But do not take on pretentious airs and
say, UI could not have done as Jephtbah
did." If in former days you had
been standing on the banks of the
Ganges and you had been born in India,
you might have thrown your children
to the crocodiles. It is uot because we
are naturally any better, but because
i we have more gospel light.
I Now I make very practical use of
& this question when I tell you that the
sacrifice of Jephthah's daughter was a
type of the physical, mental and spiritual
sacrifice of ] 0.000 children in
tbis day. There are paracts all unwittingly
bringing to bear upon their
children a class of influences which
will as certainly ruin them as knife and ,
frtiwiTr -i IT r-n ."'
torch destroyed Jephthah's daughter; i
While I speak the whole nation, with- j
out emotion and without shame, looks
upon the stupendous sacrifice.
In the first place. I remark that
much of the system of education in our
day is a system of sacrifice. When
rtliil.-lrpn sit nr seven hours in
school and then must spend two or three
hours in preparation for school the next
day, will you tell me how much time
they will have for sunshine and fresh
air and the obtaining of that exuberance
which is necessary for the duties
of coming life? No one can feel more
thankful than I do for the advancement
of common sehool education. The
printing of books; appropriate for
schools, the multiplication of philosoi-vkinol
anro-ratni t.llA PStnhl ish mATlt
of normal schools, which provide for
our children teachers of largest caliber,
are themes on which every philanthropes
ought to be congratulated. But
this herding of great multitudes of children
in ill ventilated schoolrooms and
poorly (quiped halls of instruction is
making many of the places of knowledged
in this country a huge holocaust.
Politics in many of the cities gets into
educational affairs, and while the t^o
w/vIUiaaI ova c/"?roKVvlinor Fnr t.Tia
pUilUVdl ];ai ftiu ?mv
honors Jephthah's daughther perishes.
It is so much so that there are many
schools in the country today which are
preparing tens of thousands of invalid
men and women for the future; so that,
in many places, by the time the child's
education is finished the child is finished!
In many places, in many
cities of the country, there are large
appropiations for everything else, and
cheerful appropriations, but as soon as
thA aimrnnriation is to be made for the
educational or moral interests of the
city we are struck through with an economy
that is well nigh the death of us.
In connection with this I mention
what I might call the cramming system
of the common schools and many of
the academies; children of delicate
brain compelled to tasks that aaight
appall a mature intellect; children
going down to school with a strap of
books half as high as themselves. The
fact is in some of the cities parents do
not allow their children to graduate for
the simple reason, they say, "We cannot
afford to allow our children's health
to be destroyed in order that they
may gather the honors of an institution."
Tens of thousands of children
educated into imbecility, so that connected
with many snch literary estab- .
lishments there ought to be asjlums
for the wrecked. It is push and crowd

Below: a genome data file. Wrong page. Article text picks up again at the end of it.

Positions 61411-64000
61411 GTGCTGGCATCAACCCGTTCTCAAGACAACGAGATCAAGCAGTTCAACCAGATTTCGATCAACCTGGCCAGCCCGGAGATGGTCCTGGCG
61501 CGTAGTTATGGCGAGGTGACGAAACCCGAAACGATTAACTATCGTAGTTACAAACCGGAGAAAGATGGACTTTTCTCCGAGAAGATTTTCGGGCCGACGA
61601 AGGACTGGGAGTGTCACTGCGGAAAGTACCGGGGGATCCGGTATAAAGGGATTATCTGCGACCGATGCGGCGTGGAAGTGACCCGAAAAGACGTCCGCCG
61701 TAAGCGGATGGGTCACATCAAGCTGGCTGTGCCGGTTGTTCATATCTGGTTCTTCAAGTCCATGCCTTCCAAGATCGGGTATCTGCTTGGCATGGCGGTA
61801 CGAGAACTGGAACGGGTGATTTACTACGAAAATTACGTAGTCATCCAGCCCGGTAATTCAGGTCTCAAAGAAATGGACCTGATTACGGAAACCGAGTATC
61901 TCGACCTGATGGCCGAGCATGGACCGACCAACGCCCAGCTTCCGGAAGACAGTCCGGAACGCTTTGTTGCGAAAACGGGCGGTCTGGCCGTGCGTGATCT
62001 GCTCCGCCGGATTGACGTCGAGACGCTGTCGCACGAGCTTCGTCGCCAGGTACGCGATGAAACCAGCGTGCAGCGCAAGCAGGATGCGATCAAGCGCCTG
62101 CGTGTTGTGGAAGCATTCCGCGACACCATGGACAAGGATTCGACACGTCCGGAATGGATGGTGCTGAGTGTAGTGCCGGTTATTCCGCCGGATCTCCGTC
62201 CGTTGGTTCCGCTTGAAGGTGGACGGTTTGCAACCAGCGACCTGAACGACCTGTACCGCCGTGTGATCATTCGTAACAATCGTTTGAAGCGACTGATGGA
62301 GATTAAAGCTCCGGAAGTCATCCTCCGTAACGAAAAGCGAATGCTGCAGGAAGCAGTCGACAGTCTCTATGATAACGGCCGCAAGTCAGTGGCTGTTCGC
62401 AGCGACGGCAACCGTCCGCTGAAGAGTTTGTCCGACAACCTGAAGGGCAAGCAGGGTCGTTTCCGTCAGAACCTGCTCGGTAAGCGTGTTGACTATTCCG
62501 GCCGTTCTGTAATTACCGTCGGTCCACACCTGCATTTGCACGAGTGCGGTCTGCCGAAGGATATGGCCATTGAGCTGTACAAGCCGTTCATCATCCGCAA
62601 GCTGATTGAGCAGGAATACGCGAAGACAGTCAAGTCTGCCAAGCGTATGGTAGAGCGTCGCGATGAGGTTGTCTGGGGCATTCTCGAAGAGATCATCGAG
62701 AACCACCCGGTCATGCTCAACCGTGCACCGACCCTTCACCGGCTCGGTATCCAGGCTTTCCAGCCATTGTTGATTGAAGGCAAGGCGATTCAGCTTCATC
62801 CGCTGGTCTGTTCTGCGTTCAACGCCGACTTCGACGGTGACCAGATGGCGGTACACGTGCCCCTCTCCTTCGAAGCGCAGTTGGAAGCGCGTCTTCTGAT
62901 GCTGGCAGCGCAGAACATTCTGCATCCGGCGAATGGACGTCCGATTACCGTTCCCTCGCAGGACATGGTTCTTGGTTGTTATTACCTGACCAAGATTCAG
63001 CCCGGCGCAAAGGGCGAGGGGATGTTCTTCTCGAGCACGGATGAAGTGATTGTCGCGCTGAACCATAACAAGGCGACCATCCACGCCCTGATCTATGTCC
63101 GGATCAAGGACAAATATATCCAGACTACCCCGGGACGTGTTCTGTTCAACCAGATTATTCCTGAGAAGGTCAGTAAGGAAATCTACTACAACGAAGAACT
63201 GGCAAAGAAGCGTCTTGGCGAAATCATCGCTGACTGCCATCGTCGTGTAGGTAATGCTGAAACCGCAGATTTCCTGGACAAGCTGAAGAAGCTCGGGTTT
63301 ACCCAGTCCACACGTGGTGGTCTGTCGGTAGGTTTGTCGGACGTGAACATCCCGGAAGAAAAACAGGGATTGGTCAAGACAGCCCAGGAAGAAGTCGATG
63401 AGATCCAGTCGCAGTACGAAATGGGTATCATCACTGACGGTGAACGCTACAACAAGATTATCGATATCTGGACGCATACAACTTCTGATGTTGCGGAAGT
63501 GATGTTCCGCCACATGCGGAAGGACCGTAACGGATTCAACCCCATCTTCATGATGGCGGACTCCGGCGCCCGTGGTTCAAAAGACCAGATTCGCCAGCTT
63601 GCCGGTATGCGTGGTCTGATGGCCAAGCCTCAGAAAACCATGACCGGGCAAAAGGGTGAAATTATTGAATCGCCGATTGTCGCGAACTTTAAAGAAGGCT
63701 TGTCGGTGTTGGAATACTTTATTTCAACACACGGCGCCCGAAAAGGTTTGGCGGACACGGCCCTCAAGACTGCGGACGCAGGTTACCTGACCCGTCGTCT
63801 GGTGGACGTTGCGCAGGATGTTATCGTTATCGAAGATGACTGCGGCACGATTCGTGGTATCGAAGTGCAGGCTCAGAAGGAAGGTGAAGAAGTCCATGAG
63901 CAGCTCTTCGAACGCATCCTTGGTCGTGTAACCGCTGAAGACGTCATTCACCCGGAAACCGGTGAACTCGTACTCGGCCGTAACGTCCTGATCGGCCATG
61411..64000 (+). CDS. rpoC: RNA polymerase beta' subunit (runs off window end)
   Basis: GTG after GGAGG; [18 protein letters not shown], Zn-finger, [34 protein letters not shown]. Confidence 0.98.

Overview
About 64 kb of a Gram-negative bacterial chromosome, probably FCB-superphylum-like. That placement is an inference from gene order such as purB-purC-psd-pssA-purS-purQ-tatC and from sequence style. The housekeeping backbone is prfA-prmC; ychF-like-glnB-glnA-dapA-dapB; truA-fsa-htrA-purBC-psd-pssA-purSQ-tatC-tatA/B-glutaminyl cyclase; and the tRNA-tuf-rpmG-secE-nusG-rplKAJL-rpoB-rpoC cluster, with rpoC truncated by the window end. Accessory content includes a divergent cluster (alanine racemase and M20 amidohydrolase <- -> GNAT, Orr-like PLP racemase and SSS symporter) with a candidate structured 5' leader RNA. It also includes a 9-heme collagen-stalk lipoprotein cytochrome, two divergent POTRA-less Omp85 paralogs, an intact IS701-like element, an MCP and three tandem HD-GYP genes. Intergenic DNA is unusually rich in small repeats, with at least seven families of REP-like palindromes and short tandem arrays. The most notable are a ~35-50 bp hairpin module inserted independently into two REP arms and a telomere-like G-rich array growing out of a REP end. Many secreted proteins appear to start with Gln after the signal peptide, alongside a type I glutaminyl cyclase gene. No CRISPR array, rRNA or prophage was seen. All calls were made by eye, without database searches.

and cram and stuff and jam until the
child's intellect is bewildered, and the
memory is ruined, and the health is
ruined, and the health is gene. There
are children who once were full of
romping and laughter and had cheeks
crimson with health who are now
AMf m fKA farn/vAn nolo "PQn&A
IUi L1CU >Uli 1U C4i uv/i uuuu * uwu^
irritated asthmatic old before their time.
It is one of the saddest sights on earth,
an old mannish boy or an old womanish
girl. Girls 10 >ears of age studying algebra!
Bojs 12 years of age racking
their brain over trigouometry! Children
unacquainted with their mother
tongue crying o^er their Latin, French
and German lessons! All the vivacity *
of their nature beaten out of them "by
the heavy beetle of a Greek lexicon!
And you doctor them for this, ar d you
give them a little medicine for that,
and you wonder what is the matter of
them. I will tell you what is the matter
of them. They are finishing their
In my parish in Philadelphia a little
child was so pushed at school that she
was thrown into a fever, and in her dy
mg delirium ail night loDg she was trying
to recite the multiplication table. In
my boyhood I remember that in our
class at school there was one lad who
knew more than all of us put together.
If we were fast in our arithmetic, he
extricated us. When we stood up for
the spelling class, he was almost always
tne head of the class. Visitors came
to his father's house, and he was always
brought in as a prodigy. At 18 :
years of zzz he was an idiot. He lived
ten years an idiot and died an idiot, not
knowing his right hand from bis left or ,
day from night. The parents and the ;
teachers made him an idiot.
You may flatter your pride of forcing <
your child to know more than any other
children, but you are making a sacrifice i
of that child if by the additions to its i
intelligence you are making a subtrac- ;
tion from its future. The child will go 1
away from such maltreatment with no i
exuberance to fight the battle of life, i
Such children may get along very well I
while you take care of them, but when i
you are old or dead alas for them if, 1
through the wrong system of education 1
which you adopted, they have no ;
swarthiness or force of character to i
take care of themselves. Be careful i
how you make the child's head ache or
its heart flutter. I hear a great deal i
about black man's rights, and Chinaman's
rights, and Indian's rights, and 1
woman's rights. Would God that some i
body would rise to plead for children's j
rights. The Carthaginians used to ;
sacrifice their children by putting them 1
into the arms of an idol which thrust i
forth its hand. The child was put into 1
the arms of the idol and no sooner 11
touched the arms than it dropped into j
the fire. But it was tht> art of the ']
mothers to keep the children smiling ]
and laughing until the moment they 1
died. There may be a fascination and 1
a hilarity about the styles of education i